- REMEMBERING THE MODOC WAR: Redemptive Violence and the Making of American Innocence by Boyd Cothran
There has been much written lately about past Indian wars, massacres, mass executions, and vigilante justice—from Sand Creek to Camp Grant to the Mankato hangings to the lynching of Louie Sam in the Pacific Northwest. Indeed, it is about time we sought a more critical understanding of these injustices on our landscapes of violence, and how these past events have been distilled through collective memory and the rewritings of Native and settler history. To this body of recent work—conducted in the shadow of 9/11, our own national trauma—we now add Boyd Cothran’s examination of the Modoc War of 1872–73 in the volcanic-contoured terrain of the Klamath Basin.
The author’s objective, in large part, is to dissect a violent episode in Indian-White relations and “interrogate the nature of innocence and its uses as well as its persistence and prevalence in American history” (7). Grounded in Judeo-Christian symbolism, and manifested early in the Puritan City on the Hill, innocence has been repeatedly invoked in nationalistic narratives and claims to destiny, exceptionalism, and the need for aggressive militancy. When Captain Jack and his Modoc followers resisted containment on a reservation and subsequently engaged U.S. troops, killing General Edward Canby during peace negotiations, he and three other Native men [End Page 166] were captured and executed, initiating a century-long process of historical knowledge production about the war in “marketplaces of remembering.” The author analyzes these marketplaces—newspapers, dramatic Indian show performances, books, reenactments, museums, local resource economies, petitions, tourism—as sites in which historical remembrances are made and remade, circulating in networks of exchange and commodification, “part of the commercialization of everyday life” (14). Non-Native dominance of these networks ensured that most Americans consumed remembrances of Modoc savagery and newcomer victimhood that justified violence in westward expansion, but obscured its underlying political and economic roots. The result has been a thickly mediated transformation of a single incident of “ethnic cleansing” into an enduring redemptive narrative of American innocence. Even recent remembrances—such as National Park Service commemorations—in which multiculturalism serves as vehicle for reconciliation, cannot escape perpetuating the theme of settler innocence, as the process of reparations obligates living Modoc to forgive those in the past and assume a shared blame for the historical violence, while continuing inequities are forgotten.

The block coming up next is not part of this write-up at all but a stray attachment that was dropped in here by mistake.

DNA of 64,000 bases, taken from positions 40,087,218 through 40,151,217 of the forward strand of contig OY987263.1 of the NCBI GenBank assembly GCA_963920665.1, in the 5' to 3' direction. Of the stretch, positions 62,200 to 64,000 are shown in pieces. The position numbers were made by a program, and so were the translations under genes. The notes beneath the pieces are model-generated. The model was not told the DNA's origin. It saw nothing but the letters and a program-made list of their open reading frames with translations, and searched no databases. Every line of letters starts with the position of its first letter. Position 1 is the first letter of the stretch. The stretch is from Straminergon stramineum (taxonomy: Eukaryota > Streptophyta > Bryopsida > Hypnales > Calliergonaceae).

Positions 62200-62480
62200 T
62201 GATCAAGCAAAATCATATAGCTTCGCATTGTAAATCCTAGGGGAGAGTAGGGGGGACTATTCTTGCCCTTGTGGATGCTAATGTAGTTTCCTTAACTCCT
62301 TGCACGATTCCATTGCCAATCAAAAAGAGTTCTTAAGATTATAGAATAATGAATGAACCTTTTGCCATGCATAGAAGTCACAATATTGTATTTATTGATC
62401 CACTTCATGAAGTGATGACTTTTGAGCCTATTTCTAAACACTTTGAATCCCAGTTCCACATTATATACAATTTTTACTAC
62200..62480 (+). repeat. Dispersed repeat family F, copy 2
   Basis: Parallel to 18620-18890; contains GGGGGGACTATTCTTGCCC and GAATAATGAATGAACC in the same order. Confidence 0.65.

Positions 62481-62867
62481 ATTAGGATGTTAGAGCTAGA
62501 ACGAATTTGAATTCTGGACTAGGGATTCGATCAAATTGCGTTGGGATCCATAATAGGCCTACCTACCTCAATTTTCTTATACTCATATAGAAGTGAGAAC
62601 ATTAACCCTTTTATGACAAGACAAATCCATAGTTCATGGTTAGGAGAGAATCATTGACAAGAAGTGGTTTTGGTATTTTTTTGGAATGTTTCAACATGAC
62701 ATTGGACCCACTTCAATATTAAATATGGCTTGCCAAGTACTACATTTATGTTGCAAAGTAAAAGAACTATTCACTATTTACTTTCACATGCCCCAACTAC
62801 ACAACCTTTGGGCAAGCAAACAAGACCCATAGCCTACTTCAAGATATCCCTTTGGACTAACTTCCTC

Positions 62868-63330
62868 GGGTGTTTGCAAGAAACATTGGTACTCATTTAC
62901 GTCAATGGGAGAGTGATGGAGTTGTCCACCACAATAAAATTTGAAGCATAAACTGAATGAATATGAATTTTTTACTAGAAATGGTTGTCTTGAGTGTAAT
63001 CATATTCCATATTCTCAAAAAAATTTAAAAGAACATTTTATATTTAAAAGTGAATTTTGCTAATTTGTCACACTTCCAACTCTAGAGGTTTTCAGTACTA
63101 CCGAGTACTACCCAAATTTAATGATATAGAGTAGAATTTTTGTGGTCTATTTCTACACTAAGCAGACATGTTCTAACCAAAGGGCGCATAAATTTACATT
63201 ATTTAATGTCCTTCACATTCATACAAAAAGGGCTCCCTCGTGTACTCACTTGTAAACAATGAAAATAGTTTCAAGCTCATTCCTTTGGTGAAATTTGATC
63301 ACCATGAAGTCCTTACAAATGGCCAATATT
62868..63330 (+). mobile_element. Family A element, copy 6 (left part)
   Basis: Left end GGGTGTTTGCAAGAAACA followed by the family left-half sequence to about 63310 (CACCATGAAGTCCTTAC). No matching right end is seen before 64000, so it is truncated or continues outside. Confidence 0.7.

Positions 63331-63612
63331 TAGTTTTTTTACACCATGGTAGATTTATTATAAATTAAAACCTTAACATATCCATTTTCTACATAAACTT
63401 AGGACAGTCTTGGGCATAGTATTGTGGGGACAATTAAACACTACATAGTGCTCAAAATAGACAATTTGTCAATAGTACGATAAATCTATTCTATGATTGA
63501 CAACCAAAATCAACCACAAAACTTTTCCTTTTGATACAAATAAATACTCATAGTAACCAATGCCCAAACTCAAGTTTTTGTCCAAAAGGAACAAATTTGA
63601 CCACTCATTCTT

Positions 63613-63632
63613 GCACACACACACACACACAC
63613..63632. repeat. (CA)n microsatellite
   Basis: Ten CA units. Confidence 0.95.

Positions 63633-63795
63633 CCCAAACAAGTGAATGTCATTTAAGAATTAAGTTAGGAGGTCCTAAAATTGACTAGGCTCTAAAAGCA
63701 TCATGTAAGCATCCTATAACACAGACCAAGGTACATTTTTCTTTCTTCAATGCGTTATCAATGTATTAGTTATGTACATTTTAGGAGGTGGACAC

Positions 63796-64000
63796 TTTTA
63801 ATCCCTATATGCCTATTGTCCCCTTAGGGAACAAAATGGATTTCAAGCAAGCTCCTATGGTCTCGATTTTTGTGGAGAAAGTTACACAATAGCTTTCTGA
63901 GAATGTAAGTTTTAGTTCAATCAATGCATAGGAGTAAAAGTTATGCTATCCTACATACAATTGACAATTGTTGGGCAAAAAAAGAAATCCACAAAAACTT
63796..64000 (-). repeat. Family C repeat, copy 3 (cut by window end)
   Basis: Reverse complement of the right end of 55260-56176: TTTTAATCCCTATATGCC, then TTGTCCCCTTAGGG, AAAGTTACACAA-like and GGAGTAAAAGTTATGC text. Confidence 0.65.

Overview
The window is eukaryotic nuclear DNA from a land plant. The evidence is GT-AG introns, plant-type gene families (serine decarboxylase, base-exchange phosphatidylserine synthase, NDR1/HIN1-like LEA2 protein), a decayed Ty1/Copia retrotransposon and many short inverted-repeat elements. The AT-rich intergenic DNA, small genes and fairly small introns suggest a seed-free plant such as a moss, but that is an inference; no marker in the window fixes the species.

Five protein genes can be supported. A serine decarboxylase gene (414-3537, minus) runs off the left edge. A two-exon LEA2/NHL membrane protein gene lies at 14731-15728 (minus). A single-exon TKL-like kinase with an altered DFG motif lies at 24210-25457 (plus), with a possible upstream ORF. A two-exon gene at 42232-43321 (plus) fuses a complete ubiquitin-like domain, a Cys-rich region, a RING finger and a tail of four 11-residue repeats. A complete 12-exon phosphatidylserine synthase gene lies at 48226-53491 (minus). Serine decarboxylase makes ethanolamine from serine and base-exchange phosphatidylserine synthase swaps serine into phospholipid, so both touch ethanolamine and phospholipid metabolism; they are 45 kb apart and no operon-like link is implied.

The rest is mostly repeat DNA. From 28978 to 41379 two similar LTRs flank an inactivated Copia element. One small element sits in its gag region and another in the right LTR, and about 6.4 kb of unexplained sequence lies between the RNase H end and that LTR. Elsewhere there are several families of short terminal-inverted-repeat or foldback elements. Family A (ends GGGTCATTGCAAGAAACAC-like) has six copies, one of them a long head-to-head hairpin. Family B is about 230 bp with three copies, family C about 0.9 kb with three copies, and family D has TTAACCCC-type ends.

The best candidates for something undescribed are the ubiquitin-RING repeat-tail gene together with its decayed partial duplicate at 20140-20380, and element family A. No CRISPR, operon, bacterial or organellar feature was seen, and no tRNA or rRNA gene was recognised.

Cothran demonstrates an impressive command of sources, helping him to illustrate his argument persuasively, and he is bold in his critique of historians’ own role in selectively remembering the war. Perhaps most valuable is the author’s use of personal interviews, archival research, and close readings of Native-authored written records to emphasize the agency of individual Modocs in shaping marketplace remembrances past and present. His descriptions of Toby Riddle and her stage appearances in public lectures soon after the war as a type of “Pocahontas of the Lava Beds” and Jeff Riddle’s often ignored historical narrative on the war’s origin, published in 1914, provide wonderful insights to indigenous people’s intellectual engagement with the making of historical knowledge to challenge settler colonialism. These culturally complex discussions help make this book an excellent contribution to Native American Studies, as well as to any deliberations on the market value of memory and the rhetorical regeneration of American innocence.